I have some clarifying questions about crepant resolutions of singularities. The definition that I am aware of is that if $f:\tilde X \to X$ is a resolution of singularities, then the resolution is crepant if $K_{\tilde X} = f^*K_X$. My questions are as follows:

- Where can I find a detailed introduction to such resolutions? I have briefly looked at
*Birational Geometry of Algebraic Varieties*by Kollar and Mori but was unable to find much. In particular I know that a crepant resolution of a surface is minimal, where can I find a proof of that (or is it straightforward enough that I should do this on my own)? What are any existence statements about them? - How do you make sense of this definition if the variety is not normal? Do you resolve that normalization of $X$ and require the equality above between the normalization of $X$ and its resolution?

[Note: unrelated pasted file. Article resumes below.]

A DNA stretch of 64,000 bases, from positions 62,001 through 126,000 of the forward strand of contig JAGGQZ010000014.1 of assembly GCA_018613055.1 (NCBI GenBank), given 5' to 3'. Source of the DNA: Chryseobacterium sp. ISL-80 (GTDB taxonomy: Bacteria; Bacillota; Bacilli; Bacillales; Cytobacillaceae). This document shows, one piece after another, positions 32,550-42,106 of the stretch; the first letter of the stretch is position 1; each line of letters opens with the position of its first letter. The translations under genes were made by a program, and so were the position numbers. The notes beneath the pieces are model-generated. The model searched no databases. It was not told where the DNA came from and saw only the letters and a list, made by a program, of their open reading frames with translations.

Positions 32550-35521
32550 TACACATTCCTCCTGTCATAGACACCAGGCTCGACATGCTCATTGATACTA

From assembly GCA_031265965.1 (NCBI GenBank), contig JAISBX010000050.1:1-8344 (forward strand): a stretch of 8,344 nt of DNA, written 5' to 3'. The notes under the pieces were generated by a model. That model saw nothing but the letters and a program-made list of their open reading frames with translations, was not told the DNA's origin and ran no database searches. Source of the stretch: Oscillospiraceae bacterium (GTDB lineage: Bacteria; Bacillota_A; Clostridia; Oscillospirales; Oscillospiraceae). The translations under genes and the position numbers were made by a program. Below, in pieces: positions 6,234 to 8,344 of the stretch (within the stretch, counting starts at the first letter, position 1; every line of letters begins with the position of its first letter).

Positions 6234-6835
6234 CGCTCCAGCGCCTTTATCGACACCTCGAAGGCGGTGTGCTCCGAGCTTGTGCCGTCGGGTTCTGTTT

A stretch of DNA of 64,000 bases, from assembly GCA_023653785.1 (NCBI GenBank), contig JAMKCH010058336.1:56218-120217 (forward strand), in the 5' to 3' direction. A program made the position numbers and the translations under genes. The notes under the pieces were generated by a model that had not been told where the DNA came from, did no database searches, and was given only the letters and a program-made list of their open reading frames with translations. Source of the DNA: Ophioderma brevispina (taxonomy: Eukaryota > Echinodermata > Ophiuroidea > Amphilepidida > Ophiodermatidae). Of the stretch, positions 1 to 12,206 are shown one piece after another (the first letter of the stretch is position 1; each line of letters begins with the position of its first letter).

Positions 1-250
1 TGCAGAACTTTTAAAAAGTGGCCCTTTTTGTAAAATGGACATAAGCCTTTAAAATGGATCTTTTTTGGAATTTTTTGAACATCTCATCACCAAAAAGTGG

- Another definition (?) that I have come across (in, for example,
*Quiver Representation and Quiver Varieties*by Kirillov, although it was not defined in this way there. It*is*defined this way in Nakajima's*Lectures on Hilbert Schemes of Points on Surfaces*) is that $K_{\tilde X} = \mathcal{O}_{\tilde X} = \pi^*(\mathcal{O}_X)$. What is the relation between this definition and the first? Is it a special case? Equivalent?

Any and all help is appreciated.